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Good-Bye Hegemony!Power and Influence in the Global System$
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Simon Reich and Richard Ned Lebow

Print publication date: 2014

Print ISBN-13: 9780691160429

Published to Princeton Scholarship Online: October 2017

DOI: 10.23943/princeton/9780691160429.001.0001

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China and Custodial Economic Management

China and Custodial Economic Management

(p.83) Chapter 4 China and Custodial Economic Management
Good-Bye Hegemony!

Simon Reich

Richard Ned Lebow

Princeton University Press

This chapter documents the embryonic shift in custodial economic functions from the United States to Asia. Whether measured in terms of the purchasing of government and private debt, or the provision of foreign direct investment and overseas aid, the United States plays a diminishing role in sustaining global capitalism. Asian countries—most notably China, and to a lesser extent, Japan—have increasingly assumed this role because their leaders see it in their national interest. As holders of trillions of dollars of U.S. debt, these countries arguably provide more stability to the global system than Washington does. The United States is the largest debtor in the world, and contrary to any claims of hegemony, is now a great source of economic instability.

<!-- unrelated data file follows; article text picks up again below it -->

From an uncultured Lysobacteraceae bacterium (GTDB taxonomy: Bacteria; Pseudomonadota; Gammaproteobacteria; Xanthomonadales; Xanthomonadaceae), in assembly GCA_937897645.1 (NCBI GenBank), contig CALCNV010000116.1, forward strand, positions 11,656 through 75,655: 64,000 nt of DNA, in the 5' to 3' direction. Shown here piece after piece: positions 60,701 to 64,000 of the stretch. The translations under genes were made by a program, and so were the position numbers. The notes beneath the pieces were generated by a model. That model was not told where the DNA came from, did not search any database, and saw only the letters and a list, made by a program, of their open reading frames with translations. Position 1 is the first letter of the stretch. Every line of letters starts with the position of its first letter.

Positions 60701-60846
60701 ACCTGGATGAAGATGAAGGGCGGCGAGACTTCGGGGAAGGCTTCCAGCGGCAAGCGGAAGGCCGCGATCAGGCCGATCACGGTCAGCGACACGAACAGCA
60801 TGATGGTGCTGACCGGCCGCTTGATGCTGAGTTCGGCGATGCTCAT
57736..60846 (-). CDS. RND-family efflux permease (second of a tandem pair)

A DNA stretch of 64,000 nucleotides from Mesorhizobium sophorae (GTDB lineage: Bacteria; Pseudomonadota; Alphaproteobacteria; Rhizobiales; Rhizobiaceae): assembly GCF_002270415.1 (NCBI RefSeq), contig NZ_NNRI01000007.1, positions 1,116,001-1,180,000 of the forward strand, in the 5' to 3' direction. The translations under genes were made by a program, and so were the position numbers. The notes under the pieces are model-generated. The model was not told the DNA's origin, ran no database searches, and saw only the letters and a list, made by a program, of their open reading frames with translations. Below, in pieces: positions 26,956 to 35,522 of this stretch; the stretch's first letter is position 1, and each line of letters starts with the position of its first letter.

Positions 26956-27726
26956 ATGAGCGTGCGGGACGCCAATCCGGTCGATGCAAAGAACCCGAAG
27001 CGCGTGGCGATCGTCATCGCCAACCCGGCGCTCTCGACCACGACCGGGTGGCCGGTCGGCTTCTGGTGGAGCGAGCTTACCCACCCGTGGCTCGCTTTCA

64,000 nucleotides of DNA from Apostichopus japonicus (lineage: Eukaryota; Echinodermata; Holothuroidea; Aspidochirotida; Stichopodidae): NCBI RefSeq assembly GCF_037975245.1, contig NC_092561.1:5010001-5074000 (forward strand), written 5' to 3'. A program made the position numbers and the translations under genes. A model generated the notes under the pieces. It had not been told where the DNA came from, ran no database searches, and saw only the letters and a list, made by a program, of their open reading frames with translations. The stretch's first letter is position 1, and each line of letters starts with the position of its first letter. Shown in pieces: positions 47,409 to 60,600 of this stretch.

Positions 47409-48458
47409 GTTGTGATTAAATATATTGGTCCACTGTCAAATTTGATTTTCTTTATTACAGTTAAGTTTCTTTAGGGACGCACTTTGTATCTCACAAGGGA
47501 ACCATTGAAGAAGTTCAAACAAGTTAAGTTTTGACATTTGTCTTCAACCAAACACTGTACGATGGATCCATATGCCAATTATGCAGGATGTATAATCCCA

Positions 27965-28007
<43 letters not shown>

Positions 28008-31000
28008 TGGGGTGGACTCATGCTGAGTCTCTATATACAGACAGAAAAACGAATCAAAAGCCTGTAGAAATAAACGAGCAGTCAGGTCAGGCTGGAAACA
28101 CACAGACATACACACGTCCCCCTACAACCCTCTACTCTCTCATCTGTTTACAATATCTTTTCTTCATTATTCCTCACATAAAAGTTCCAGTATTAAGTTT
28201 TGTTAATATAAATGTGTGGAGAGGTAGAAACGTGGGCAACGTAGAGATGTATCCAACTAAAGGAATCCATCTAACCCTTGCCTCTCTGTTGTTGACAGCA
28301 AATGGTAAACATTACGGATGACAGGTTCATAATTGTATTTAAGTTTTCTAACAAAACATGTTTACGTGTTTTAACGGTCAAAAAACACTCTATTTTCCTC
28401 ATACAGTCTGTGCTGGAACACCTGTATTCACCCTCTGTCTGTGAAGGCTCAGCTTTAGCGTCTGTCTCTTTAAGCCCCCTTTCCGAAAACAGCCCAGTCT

Keywords:   China, Asia, custodial economic management, custodial economic functions, global capitalism, economic instability, custodianship, global economic system

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